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The case for

The Twitter troll saving the world

Musk with his second and third wife, Talulah Riley. Andrew Harrer-Pool/Getty

Is he a menace, or a force for good?

What do his critics say?

The 50-year-old multi-squillionaire and self-styled “Technoking” of Tesla is a monster to work for, says Business Insider, routinely exploding at underlings and rage-sacking workers. Ahead of weekly executive meetings, attendees are said to joke about Musk’s lunch plans. “Who would he be devouring this week?”

How bad can it get?

On one occasion, when things weren’t going smoothly at one of his factories, he called a group of engineers into a conference room, told them their work was “complete s” and asked that they each tell him “who the f you are and what the f*** you’re doing to fix my goddamn [assembly] line”. One engineer quit on the spot. But if he demands a lot from his workers, at least he’s there in the trenches with them. He once told someone who was annoying him at a Tesla factory: “You know, I could be drinking mai tais with naked supermodels, but instead I’m here with you.”

What’s he like online?

He’s a prolific troll, tweeting from his “porcelain throne” (the loo) and taking pot shots at everyone from world leaders to fellow billionaires. He challenged Vladimir Putin to single combat over the fate of Ukraine. When the 80-year-old US senator Bernie Sanders tweeted that the rich should pay more tax, Musk replied: “I keep forgetting you’re still alive.” Suspecting that Bill Gates was betting against Tesla stock, Musk posted an unflattering picture of the Microsoft founder, captioned: “in case u need to lose a boner fast.” But Musk’s trolling has a darker side. He infamously called a British diver helping to rescue schoolchildren trapped in a cave in Thailand a “pedo guy” – then spent $50,000 on a private detective to try to dig up dirt on him.

What about his private life?

He has seven children and has been married three times, to two women. His first wife, Justine, mother of twins and then triplets, later accused him of trying to turn her into a trophy wife. “No matter how many highlights I got, Elon pushed me to be blonder.” Musk then married, divorced, remarried, then re-divorced his second wife, English actress Talulah Riley. He then briefly dated barmy actress Amber Heard while she was on a break from her turbulent marriage to Johnny Depp. Despite gruelling work schedules, the couple allegedly found time to have a threesome with barmy English model Cara Delevingne. And Musk is now in a “fluid” relationship with barmy pop star Grimes, with whom he has two children, X Æ A-XII and Exa Dark Sideræl.

No hobbies?

Family aside, he seems to have little time for anything other than work, routinely putting in 120-hour weeks. He says he spent his 47th birthday fixing robots alone at the Tesla factory, “all night – no friends, nothing”. There were rumours he once attended a Silicon Valley sex party “wearing a black armour-like costume adorned with silver spikes and chains”, according to Brotopia, a book about California tech nerds. But when the New York Post asked about it, a Tesla rep said Musk left early, and that “his impression was that it was a corporate party with a costume theme”.

So he isn’t just another flashy billionaire?

Far from it. Last year, Musk announced he was “selling almost all physical possessions”, including his $100m-plus property portfolio. Though he’s held on to his $70m private jet – he finds it “convenient” – he mostly couch-surfs or stays in a tiny, $50,000 prefab home in Texas which he rents from SpaceX. “If I travel to the Bay Area, which is where most of Tesla’s engineering is,” he says, “I basically rotate through friends’ spare bedrooms.” There’s something endearing about a man worth $252bn eschewing the “usual accessories of wealth”, says India Knight in The Sunday Times, but it’s a bit rich to expect people to give you a bed. “Musk’s poor friends! I imagine him gaily ringing the doorbell and standing there with his backpack going, ‘Only me! I’ve come to stay for a while!’”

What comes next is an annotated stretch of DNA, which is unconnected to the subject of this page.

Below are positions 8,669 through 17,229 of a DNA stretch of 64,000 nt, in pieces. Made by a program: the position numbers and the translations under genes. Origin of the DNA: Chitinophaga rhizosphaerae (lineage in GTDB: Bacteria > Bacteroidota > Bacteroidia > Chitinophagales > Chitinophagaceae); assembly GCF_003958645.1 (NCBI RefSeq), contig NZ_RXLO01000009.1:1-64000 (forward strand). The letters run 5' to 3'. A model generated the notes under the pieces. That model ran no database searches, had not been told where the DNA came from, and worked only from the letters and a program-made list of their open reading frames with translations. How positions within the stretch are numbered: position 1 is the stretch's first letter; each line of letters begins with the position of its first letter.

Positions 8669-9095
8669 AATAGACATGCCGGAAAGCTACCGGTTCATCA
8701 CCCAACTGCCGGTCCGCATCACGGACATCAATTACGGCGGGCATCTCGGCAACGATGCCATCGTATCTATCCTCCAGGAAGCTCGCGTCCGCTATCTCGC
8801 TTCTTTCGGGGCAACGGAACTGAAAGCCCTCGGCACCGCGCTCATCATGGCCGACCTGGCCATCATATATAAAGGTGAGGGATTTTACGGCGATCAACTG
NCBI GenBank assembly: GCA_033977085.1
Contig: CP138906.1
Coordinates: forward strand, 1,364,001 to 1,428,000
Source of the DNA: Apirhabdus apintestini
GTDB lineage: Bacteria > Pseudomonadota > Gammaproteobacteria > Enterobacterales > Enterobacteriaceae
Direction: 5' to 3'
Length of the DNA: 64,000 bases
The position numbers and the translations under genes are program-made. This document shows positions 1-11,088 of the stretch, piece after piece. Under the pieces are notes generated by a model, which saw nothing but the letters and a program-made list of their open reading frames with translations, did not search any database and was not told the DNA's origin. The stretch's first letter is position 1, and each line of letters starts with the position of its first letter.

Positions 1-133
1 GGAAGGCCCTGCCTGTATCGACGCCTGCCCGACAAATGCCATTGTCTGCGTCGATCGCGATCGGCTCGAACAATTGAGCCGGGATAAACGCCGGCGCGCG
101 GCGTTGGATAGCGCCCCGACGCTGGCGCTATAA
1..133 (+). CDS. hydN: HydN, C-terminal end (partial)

What has he achieved?

He single-handedly turned electric vehicles from an unloved industrial backwater reserved for hippies and milkmen into the undisputed future of automotives. And he did it in the best way possible, says Ezra Klein in The New York Times: “He made electric cars awesome.” He’s reinvigorated interest in space, this time by making rockets “more awesome” (and more affordable). He’s made huge investments in solar energy and battery innovation and co-founded OpenAI, “the most public-spirited” of the big artificial intelligence firms. Long-term, he’s also obsessed with building sustainable human colonies on Mars, to make human life “interplanetary” in case something goes catastrophically wrong here on Earth. He’s not in any rush, but his ultimate plan is to die on the red planet. “Just not on impact.”

🤳🇨🇳 Progressives sent into paroxysms of stress over Musk’s purchase of Twitter need to reassess their priorities, says Finn McRedmond in The Irish Times. Twitter gets just over 200 million active users on a good day; TikTok has 600 million in China alone and was the most downloaded app in 2021. And here’s the scary part: TikTok’s parent company is ByteDance, a Chinese firm subject to Chinese law and, therefore, in the bailiwick of the Chinese government. TikTok is known to censor mentions of Tiananmen Square and Tibetan independence. One 17-year-old was booted off the app for mentioning the Uighurs. So why the conniptions about Twitter? “One of these companies is in the purview of a genocidal regime that actively censors its own citizens and disallows dissent. And the other one isn’t. Let’s make sure we’re angry about the right one.”